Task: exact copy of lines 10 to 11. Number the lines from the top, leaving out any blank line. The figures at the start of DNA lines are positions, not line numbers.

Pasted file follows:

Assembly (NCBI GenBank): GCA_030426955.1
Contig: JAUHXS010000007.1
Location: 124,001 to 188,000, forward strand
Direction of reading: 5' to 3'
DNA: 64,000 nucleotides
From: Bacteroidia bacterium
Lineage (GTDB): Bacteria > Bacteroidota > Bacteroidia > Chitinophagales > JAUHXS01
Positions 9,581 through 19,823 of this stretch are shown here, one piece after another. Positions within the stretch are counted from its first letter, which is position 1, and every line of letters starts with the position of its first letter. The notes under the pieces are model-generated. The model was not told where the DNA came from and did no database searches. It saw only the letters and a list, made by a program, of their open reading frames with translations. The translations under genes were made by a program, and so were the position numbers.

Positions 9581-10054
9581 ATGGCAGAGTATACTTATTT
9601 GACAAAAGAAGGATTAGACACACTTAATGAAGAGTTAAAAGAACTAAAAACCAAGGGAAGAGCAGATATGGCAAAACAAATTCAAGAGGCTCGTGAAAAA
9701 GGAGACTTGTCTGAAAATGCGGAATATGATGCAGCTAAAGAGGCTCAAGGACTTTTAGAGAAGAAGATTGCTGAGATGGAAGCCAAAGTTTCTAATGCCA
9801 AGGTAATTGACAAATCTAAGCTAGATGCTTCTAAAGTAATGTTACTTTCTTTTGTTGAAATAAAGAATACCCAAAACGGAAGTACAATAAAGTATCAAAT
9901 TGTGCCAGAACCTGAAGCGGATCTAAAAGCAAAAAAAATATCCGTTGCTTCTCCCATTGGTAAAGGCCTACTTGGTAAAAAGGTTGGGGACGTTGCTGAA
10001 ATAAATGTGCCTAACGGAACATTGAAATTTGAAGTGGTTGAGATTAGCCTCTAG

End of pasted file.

9581 ATGGCAGAGTATACTTATTT
9601 GACAAAAGAAGGATTAGACACACTTAATGAAGAGTTAAAAGAACTAAAAACCAAGGGAAGAGCAGATATGGCAAAACAAATTCAAGAGGCTCGTGAAAAA